Visibility is precious. Many folks are unaware that bisexual people have been a driving force in the LGBTQ community since before Stonewall and continue to be leaders within local, regional and national organizations and campaigns. Every day, bisexuals young and old work side by side with the larger LGBT community to effect change and equality. However, when it comes to advocating for the “B” in LGBT, our bisexual communities are often excluded and invisible.
As a Baby-Boomer bisexual, I can expect to share many of the age-related issues my peers will encounter, but identifying as bisexual gives me additional challenges, or opportunities, depending on your perspective. One is obligatory activism: the feeling that I must be out as bisexual in the lesbian and gay communities as well as the straight community, that I must educate professionals about bisexuality and speak up for bisexual visibility and inclusion. Being openly bisexual as an older adult is in many ways a radical act. Nearly all of us have faced biphobia from family, partners, friends and acquaintances, as well as from those within the LGT community, and many of us find our identities routinely erased or rendered invisible, leaving us with the choice to remain unseen or come out over and over again.
Most will agree that there is not a lot of understanding of bisexuality and bisexual people, even though they compose 50 percent of the LGBT community. I regularly encounter folks who challenge the very existence and meaning of bisexuality. Simply put, bisexuality is the capacity to be attracted romantically, sexually and/or emotionally to people regardless of gender.
Relevant advocacy issues for bisexual elders include those for all elders: the need for affordable housing, health care, caregiving and end-of-life planning. However, in addition to the unique issues that lesbian and gay elders must navigate, such as invisibility, coming out, marginalization and discrimination due to homophobia, bisexual elders also face issues that are either amplified — such as lack of supportive social networks — or issues uniquely theirs, such as biphobia and a lack of bi-specific research, support and services.
Bisexual invisibility occurs when the legitimacy of bisexuality is questioned or denied outright. For example, bisexual people are sometimes assumed to be straight or gay based on the gender of the person they are currently dating. Two women might spend time in community spaces dominated by lesbians. Perhaps one of the women is bisexual and objects to the assumption that she is a lesbian (i.e., when others call the two women a “lesbian couple”). However, every time she mentions her bisexual identity, others insist that she can’t really be bisexual or that her orientation doesn’t matter (perhaps with the subtext that she shouldn’t talk about it).
Many older bisexuals can feel isolated and alone in their bisexual identity. If they should be so lucky to have inclusive services (i.e., health care, social supports), they may have little knowledge of those services and instead encounter, and perhaps internalize, the rampant bisexual myths and stereotypes. Older bisexual people may not feel included by virtue of their age. Often, LGBT centers can be very youth focused. Activities and conversations are not inclusive of aging needs/issues. While younger bisexuals may be coming out and finding support in communities, colleges and various organizations, current elders grew up in a time that did not allow space for bisexuals. With no role models, being visible as a bisexual elder is not a familiar stance.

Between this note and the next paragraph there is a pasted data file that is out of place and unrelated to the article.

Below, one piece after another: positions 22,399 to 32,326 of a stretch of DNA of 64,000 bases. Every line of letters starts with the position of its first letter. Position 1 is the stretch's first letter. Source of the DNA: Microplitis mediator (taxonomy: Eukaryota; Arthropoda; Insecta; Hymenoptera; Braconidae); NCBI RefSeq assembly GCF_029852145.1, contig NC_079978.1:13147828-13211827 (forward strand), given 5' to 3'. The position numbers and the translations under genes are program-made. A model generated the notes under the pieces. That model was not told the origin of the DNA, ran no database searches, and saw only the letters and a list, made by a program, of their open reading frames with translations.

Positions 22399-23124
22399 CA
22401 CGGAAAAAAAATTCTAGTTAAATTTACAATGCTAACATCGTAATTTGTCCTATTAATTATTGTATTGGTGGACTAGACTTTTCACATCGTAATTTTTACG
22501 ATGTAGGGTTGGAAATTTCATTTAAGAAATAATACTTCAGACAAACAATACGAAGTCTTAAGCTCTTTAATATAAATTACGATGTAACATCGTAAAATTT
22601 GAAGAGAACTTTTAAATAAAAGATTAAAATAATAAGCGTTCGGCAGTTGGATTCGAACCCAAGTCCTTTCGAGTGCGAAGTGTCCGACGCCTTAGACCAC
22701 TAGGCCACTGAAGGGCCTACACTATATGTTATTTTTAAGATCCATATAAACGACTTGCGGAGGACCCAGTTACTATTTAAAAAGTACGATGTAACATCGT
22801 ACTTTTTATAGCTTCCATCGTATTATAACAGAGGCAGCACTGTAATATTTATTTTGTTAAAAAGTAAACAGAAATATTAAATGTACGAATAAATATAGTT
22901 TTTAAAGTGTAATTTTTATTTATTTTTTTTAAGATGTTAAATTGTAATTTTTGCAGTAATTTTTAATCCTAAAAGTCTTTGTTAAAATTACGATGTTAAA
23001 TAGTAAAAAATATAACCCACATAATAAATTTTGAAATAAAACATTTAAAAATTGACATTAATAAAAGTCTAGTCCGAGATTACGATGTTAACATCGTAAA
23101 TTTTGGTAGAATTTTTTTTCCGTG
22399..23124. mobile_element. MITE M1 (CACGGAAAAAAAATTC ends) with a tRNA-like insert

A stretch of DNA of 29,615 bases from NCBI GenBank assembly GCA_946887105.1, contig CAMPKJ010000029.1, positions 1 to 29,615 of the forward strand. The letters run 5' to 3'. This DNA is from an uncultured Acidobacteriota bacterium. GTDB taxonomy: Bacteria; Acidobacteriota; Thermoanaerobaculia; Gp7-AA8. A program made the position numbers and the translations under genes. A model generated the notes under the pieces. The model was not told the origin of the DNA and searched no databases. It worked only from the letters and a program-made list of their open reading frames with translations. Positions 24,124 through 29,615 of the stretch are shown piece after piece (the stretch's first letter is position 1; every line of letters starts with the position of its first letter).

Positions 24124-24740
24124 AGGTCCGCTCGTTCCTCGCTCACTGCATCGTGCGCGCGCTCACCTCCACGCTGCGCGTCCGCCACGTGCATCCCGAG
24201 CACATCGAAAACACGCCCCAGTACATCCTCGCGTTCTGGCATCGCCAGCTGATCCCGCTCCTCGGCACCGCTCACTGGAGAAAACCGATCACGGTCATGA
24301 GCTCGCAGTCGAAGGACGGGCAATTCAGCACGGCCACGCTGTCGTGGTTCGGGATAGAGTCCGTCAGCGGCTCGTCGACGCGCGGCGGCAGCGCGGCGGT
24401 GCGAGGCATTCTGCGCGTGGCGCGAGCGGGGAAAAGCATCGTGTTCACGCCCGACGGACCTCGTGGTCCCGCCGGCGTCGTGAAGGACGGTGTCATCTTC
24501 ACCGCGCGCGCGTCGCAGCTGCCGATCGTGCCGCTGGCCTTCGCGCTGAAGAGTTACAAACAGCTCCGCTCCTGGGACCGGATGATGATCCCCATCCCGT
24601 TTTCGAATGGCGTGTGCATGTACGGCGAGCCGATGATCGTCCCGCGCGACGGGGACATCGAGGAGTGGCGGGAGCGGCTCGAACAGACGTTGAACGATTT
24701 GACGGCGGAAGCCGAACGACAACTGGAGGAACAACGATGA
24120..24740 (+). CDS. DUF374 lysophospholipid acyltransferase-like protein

With so few out bisexual elders, we all have to do as much as we can to find allies, educate others, fight bisexual oppression and support those bisexual older adults who are less able to be out. Here are a few tips on how to be an ally and advocate for bisexual individuals:
- Celebrate Bisexuality Day on Sept. 23 and Bisexual Health Awareness Month every March.
- Validate the existence of bisexual people by being inclusive (i.e., say the word “bisexual”) and establishing programs/supports specifically for bisexual people.
- Display signs or symbols that welcome people who are bisexual (i.e., the bisexual flag, bisexual symbol pins/buttons).
- Make materials/information available that highlight bisexuality (Bisexual Resource Center, American Institute for Bisexuality, BiNet USA, National Resource Center on LGBT Aging).
- Seek self-education and training: webinars, books, articles, conversations with bisexual elders and allies.
Terri Clark, MPH, has been doing work in health education, training and facilitation for nearly 30 years, and is currently the coordinator of prevention services at Action Wellness. Throughout her career in public health, she has been an advocate for gender equality and sexual health across the lifecycle. She is co-author and co-editor for a teaching manual that includes more than 50 lesson plans entitled “Orientation: Teaching about Identity, Attraction and Behavior.” She is currently working on a number of projects to advance the field of sexuality and aging, including the sexual health of older adults.